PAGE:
You will find that throughout the Canaries, local inhabitants give the utmost importance to the environment and its preservation. In Lanzarote, great care and effort is put into everything related to the island’s natural assets and being conscious about their surroundings has become an integrated part of the lives of many people who live there.
Lanzaroteños are a highly environment-oriented people and are very proud of their origins and island. The volcanic history, the tight symbiosis with nature, the aridity of the land and climate have taught inhabitants how to make the most of what nature has given them.
After the last devastating eruptions, instead of giving up, local people developed ingenious cultivation methods (like the dry farming method called enarenado, where plants are grown in black granules of volcanic ash, known for its ability to absorb humidity) and established landscape protection measures in order to preserve and emphasise the unique natural wealth of their island.
The famous talents of artist and architect César Manrique have played a major role in the environmental consciousness Lanzarote demonstrates today.
Having spent many years working abroad, he was shocked when he returned to Lanzarote in 1968 and saw the development that his native island had gone through. By then, he decided he would devote his life to the prevention of uncontrolled tourism growth. Working closely with the island’s council, he was able to set up autocratic guidelines that would preserve Lanzarote’s unspoiled charm. Among these important measures were prohibiting any kind of roadside hoardings or billboards in the streets, encouraging people to renovate their homes in a traditional way and make sure all new constructions were in keeping with the environment. Part of this was to ensure buildings were not too tall – Manrique’s wish was that there should be nothing higher than the tallest palm tree. He was rewarded for his commitment with the World Ecology and Tourism Award in 1978 and the Europa Nostra Award in 1986.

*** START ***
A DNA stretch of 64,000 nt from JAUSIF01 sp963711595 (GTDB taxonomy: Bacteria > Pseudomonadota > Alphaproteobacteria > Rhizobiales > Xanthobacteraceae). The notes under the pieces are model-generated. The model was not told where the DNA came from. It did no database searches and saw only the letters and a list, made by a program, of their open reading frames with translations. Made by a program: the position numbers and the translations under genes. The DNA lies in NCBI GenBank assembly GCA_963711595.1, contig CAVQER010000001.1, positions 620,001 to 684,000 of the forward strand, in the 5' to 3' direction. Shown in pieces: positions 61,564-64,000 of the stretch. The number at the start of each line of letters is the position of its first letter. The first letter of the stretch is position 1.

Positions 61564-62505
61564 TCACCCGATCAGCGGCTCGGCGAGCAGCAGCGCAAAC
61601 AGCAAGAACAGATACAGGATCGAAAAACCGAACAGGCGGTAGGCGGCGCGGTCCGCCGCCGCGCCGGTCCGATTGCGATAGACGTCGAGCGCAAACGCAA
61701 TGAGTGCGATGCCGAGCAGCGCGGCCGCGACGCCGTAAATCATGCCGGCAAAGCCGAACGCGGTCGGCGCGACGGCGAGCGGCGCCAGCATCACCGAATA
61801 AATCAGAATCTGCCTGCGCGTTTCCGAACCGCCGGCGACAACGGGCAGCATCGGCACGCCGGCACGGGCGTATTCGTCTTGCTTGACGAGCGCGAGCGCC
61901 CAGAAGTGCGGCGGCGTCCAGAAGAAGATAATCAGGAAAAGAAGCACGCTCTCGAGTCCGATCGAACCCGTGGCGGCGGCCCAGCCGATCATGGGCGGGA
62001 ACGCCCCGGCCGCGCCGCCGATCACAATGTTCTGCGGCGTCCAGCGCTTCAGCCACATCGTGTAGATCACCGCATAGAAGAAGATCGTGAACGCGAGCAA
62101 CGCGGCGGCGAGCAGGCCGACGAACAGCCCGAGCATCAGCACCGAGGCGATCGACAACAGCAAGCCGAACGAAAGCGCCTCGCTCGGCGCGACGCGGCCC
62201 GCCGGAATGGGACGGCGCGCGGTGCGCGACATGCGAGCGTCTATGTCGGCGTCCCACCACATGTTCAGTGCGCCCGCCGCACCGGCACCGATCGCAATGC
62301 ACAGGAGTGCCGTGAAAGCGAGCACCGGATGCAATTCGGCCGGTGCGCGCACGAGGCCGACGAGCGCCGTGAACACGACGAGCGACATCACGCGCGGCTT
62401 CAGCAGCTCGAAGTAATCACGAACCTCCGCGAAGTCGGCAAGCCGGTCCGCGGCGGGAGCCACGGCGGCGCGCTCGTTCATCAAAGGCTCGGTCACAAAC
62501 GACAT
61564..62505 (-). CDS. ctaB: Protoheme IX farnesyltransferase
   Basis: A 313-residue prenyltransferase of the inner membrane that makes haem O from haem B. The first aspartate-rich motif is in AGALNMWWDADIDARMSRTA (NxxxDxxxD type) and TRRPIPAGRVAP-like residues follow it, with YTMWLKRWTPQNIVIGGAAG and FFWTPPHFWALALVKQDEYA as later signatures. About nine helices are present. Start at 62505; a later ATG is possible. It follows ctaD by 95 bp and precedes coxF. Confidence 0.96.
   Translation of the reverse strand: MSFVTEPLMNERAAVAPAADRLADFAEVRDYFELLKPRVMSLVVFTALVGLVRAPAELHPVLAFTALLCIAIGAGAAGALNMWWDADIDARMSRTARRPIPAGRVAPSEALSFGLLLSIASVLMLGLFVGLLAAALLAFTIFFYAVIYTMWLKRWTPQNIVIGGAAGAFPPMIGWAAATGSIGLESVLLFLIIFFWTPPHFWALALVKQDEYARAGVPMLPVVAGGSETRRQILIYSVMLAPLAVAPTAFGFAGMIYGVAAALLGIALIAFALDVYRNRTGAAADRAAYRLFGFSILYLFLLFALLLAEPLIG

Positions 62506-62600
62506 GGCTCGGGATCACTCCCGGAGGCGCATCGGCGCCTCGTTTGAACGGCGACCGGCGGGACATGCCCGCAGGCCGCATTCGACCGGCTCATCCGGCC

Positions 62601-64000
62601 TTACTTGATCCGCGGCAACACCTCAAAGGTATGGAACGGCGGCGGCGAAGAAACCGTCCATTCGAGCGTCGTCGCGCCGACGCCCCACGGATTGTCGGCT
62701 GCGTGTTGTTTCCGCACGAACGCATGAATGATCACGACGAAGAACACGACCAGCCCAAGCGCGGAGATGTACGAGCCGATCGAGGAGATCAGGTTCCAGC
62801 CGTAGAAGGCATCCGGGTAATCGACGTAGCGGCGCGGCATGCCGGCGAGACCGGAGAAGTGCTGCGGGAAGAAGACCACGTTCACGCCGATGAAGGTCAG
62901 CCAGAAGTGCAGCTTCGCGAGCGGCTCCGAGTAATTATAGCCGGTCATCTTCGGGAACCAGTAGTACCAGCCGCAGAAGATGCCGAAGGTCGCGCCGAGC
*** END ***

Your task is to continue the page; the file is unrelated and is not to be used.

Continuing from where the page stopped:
The combined efforts of the local authorities, the people of Lanzarote and Manrique were internationally recognised when the island was declared World Biosphere Reserve in 1993. This declaration brought up a new element – the first time an entire area, including its population nucleus, was declared World Biosphere Reserve.
The extraordinarily high level of environmental culture among the locals, the presence of unique landscapes (such as the National Park of Timanfaya) and numerous spectacular natural sights that have been adapted for visitors were just some of the reasons Lanzarote earned this special status.
When touring the island, look around and take in all the efforts made for the preservation of Lanzarote’s landscapes and nature attractions. For example, throwing rubbish on the ground is considered a big offence and be conscious about your water consumption during your holiday on this unique island!